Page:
What are Stocks

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Chapter 1 : What are Stocks?

Stock arrow_upward

  • A type of security that signifies ownership in a corporation and represents a claim on part of the corporation's assets and earning.
  • Holding a company's stock means that you are one of the many owners (shareholders) of a company and, as such, you have a claim to everything the company owns.
  • Represented by a stock certificate.
  • Being a shareholder of a public company does not mean that you have a say in the day-to-day running of the business.
  • The management of the company is supposed to increase the value of the firm for shareholders.
    • If this doesn't happen, the shareholders (who own enough shares to have a material influence on the company) can vote to have the management removed.
  • Shareholders are entitled to a portion of the company’s profits and have a claim on assets.
    • Claim on company’s assets is only relevant if it goes bankrupt.
    • In case of liquidation, the shareholder receives what's left after all the creditors have been paid.
  • Profits are sometimes paid out in the form of dividends.
    • The more shares you own, the larger the portion of the profits you get.
  • Another advantage of investing in stock is its limited liability.
    • Even if a company of which you are a shareholder is not able to pay its debts or goes bankrupt, the maximum value you can lose is the value of your investment.

    Why does a company issue stocks?

  • At some point, every company needs to raise money:  
    • By borrowing it from somebody
    • By selling part of the company, which is known as issuing stock
  • If a company borrows by taking a loan from a bank or by issuing bonds, it is known as “debt financing.”
  • If a company raises money by issuing stocks, it is called “equity financing.”
  • Initial public offering (IPO): The first sale of a stock, issued by the private company itself.

  • Financing through Debt vs. Financing through Equity arrow_upward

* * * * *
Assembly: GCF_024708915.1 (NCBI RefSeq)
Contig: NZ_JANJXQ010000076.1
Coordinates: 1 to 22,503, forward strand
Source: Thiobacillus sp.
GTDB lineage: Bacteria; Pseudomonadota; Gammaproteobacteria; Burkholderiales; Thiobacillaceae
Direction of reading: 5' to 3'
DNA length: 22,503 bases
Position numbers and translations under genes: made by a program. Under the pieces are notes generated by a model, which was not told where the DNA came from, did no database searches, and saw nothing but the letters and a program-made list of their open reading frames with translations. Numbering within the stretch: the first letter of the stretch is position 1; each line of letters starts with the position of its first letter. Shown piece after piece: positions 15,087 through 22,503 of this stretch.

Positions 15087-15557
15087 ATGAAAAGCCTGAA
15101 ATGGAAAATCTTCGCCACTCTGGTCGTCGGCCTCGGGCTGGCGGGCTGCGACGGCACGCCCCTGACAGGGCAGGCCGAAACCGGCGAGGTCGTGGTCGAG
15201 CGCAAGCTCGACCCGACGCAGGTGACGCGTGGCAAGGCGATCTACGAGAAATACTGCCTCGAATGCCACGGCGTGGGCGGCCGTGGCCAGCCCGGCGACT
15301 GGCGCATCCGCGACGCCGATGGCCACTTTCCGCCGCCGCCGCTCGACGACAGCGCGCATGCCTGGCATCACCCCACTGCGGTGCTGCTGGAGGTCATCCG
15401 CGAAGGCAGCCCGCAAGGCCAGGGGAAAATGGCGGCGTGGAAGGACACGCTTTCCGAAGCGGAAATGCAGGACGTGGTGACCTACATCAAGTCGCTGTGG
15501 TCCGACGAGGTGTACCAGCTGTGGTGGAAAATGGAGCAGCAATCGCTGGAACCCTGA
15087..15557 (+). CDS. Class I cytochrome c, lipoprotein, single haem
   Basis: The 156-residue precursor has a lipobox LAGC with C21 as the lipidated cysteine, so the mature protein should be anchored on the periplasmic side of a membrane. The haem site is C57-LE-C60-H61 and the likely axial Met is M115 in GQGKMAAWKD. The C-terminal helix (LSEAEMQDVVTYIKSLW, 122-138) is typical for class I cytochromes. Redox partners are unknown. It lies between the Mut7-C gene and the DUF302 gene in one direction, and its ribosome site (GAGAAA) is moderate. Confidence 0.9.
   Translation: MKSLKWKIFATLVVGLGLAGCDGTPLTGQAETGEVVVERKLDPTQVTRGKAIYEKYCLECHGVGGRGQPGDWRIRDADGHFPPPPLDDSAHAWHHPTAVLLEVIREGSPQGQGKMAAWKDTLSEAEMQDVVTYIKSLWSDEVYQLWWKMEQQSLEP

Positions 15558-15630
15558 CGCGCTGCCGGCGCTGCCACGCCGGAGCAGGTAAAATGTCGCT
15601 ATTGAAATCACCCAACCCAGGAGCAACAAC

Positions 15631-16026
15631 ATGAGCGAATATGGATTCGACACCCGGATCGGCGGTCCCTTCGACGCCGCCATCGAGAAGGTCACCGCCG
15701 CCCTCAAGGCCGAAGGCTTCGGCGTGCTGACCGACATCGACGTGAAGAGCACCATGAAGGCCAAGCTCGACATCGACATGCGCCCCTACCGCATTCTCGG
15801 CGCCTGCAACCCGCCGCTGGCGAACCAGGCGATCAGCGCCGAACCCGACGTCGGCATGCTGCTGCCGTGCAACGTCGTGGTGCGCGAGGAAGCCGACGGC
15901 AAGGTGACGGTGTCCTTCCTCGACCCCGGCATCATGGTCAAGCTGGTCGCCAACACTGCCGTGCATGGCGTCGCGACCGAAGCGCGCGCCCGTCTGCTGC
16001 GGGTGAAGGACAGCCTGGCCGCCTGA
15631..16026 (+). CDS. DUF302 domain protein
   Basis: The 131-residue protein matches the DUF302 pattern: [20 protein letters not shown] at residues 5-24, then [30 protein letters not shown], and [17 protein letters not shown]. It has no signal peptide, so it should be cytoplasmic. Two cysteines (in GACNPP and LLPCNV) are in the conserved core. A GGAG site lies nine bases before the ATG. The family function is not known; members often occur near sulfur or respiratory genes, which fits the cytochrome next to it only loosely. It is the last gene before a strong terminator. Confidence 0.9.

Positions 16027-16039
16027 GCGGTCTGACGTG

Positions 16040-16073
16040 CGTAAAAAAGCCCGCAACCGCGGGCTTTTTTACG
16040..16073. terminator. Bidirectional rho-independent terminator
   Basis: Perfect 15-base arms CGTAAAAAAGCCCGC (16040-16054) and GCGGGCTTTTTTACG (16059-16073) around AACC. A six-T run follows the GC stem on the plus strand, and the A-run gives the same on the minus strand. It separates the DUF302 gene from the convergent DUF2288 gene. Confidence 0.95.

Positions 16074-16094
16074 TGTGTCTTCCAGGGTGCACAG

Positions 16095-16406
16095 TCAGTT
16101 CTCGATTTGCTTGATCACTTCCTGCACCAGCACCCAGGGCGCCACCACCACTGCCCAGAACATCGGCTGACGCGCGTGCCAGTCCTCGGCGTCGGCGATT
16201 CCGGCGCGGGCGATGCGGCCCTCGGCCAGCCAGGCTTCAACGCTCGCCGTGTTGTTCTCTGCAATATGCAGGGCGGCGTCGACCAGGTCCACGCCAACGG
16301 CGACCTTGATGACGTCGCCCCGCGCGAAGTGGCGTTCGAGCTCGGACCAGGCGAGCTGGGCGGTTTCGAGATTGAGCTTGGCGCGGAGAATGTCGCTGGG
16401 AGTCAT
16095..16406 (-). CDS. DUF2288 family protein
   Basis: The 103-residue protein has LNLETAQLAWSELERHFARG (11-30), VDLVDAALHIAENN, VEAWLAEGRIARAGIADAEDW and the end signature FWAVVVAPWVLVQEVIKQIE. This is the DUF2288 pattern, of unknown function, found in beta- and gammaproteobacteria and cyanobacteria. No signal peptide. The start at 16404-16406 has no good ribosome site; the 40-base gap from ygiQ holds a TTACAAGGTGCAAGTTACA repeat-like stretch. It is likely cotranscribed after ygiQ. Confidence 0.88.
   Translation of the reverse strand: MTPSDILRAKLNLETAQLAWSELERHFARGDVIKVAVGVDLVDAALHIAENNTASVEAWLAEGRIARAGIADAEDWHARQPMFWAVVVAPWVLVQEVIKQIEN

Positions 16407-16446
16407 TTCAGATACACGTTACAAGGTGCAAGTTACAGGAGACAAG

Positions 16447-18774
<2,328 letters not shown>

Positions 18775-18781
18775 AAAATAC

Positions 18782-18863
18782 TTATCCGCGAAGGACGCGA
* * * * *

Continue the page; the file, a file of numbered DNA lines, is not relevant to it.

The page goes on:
• Investing in debt investment such as a bond guarantees the return of money (the principal) along with promised interest payments.
  • This isn't the case with an equity investment; there are risks of the company not being successful.
  • There is no obligation to pay out dividends. Without dividends, an investor can make money on a stock only through its appreciation in the open market.
  • Appreciation: an increase in the value of an asset over time.
    • The increase can occur for a number of reasons:
    • Increased demand
    • Weak supply
    • Changes in inflation or interest rates
    • Appreciation is the opposite of depreciation, which is a decrease over time.

    Types of Stocks arrow_upward

  • The main types of stocks are:
    • Common stocks
    • Preferred stocks
    • Growth stocks
    • Tech stocks
    • Small-cap, mid-cap and large-cap stocks

    Common stocks

  • Ownership in a company and a claim (dividends) on a portion of profits.
  • Investors get one vote per share to elect the board members, who oversee the major decisions made by management.

  • Preferred stocks

  • Some degree of ownership in a company that usually doesn't come with the same voting rights (depends on the company).
  • Investors are usually guaranteed a fixed dividend forever.
  • In the event of liquidation, preferred shareholders are paid off before the common shareholder (but still after debt holders).

  • Growth stocks

  • Shares of fast-growing, higher-risk companies.
  • They offer a higher chance of higher returns and a higher chance of bankruptcy.

  • Tech stocks

  • Shares of technology companies.
  • Like growth stocks, they are generally riskier than other types of companies, but they also offer a chance at very high returns.

  • Small-cap, mid-cap and large-cap stocks

  • Stocks from small, mid-size and large companies.
  • The "cap" is short for capitalization, which is simply the number of shares outstanding times the current price per share.
  • It's important to note that a company's stock can fall into more than one category. Large-cap stocks can be blue-chip stocks, growth stocks or income stocks, for example.
  • Small-cap stocks can be growth stocks, income stocks or tech stocks.

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